I’m new to Baldur’s Gate, so the concept of video games based on Dungeons & Dragons mechanics is completely foreign to me. As I navigated the game I encountered a number of occasions where I’d get my tiefling’s well-crafted arse handed to me in battles because I was too underleveled or too unlucky with my rolls. Years and years of playing video games conditioned me to use my offensive spells and abilities to batter my way through combat. Hitting things or spell-ing things until they died was the only way I knew how to win a fight.
It took a while to register, but over the course of my quest Baldur’s Gate 3 showed me a better, much more fun way to fight.
Take “shove” for example. Shove is a bonus action anyone can take. “Push a target away for up to 4 meters. Shoving unsuspecting targets always succeeds.” I was in a fight, ambushed by some goblins on the rooftops above me. They were pincushioning my party with their rain of arrows until I finally managed to get my rogue up there for some backstabby action. He missed, because with my luck, of course he did. So, frustrated and upset and out of movement or basic actions I did the only thing I could do: I pushed the goblin. Watching that green-skinned sonofabitch go comically sailing off the rooftop, flailing through the air made me laugh so damned hard that I didn’t immediately realise that he died. That push was fatal. One well-placed bonus action and a confounded enemy went from full health to dead.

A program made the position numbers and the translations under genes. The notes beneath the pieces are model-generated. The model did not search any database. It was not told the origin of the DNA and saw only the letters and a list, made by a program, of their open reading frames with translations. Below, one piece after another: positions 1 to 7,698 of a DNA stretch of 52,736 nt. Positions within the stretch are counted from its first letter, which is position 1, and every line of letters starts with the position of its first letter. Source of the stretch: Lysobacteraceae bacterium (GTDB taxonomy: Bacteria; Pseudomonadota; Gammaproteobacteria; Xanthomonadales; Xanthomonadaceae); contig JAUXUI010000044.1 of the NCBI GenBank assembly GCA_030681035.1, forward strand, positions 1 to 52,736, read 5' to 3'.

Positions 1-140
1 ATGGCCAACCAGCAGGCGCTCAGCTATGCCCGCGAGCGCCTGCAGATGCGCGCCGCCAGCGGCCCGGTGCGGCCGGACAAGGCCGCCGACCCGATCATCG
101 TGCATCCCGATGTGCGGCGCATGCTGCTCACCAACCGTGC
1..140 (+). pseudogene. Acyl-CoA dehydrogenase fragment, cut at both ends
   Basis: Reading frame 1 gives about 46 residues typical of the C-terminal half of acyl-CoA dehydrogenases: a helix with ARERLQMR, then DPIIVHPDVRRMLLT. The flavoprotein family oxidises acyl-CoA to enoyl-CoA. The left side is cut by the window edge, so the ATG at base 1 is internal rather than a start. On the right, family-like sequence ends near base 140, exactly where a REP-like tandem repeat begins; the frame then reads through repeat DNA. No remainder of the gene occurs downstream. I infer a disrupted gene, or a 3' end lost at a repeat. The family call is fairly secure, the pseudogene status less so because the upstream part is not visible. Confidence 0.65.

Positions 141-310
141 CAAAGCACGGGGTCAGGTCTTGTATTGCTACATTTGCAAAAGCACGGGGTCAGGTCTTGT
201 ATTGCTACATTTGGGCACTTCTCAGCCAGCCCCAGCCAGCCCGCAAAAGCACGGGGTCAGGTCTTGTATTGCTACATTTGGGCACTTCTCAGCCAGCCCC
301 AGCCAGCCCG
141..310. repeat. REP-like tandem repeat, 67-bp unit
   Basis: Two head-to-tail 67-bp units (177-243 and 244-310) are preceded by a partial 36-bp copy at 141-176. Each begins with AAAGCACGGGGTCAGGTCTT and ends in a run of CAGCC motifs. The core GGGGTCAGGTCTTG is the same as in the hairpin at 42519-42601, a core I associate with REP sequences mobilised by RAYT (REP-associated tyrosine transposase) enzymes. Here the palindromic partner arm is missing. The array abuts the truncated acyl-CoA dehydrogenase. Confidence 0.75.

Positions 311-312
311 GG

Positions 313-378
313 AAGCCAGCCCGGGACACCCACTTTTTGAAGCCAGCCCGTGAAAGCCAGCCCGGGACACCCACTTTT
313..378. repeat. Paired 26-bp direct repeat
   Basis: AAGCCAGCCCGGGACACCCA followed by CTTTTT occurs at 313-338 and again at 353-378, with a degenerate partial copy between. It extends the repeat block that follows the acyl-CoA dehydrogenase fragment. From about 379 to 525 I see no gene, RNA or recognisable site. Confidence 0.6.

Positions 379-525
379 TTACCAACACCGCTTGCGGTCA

Now when I get into fights, I shove everything. ABS: Always Be Shoving — especially if enemies are on an elevated platform. Shoving also helps position enemies to take advantage of another godly spell, grease.
Grease is a great two-fer: You can knock enemies prone, granting you advantage against them (making you more likely to hit) and you can light be-greased enemies on fire. I don’t care for the wizard companion Gale. He’s very much the talkative-tries-too-hard-to-be-charming character archetype and I plain don’t like him. But he is a fixture in my party for his ability to sling grease everywhere and light the entire battlefield (sometimes my own party included) on fire. Triggering the grease/fire combo is my second-favourite way to fight in Baldur’s Gate, it literally sparks joy. My face lights up when I light up my enemies and…alright I’m done with the fire puns, but you get the picture. I’ve downed high-level enemies I couldn’t even hit by catching them in my flames.
The grease spell is great to have handy but it’s not the only way to napalm your enemies. I also take barrels of firewine with me to achieve the same effect. (Did you know you can pick those up? If you come across any, pick ‘em up and throw them at a cluster of enemies — works the same way as grease, just without the capability of knocking enemies prone.) Using a flammable liquid, be it grease or firewine, is one of your most powerful combos because it’s an easy way to do a lot of damage to a lot of enemies at once.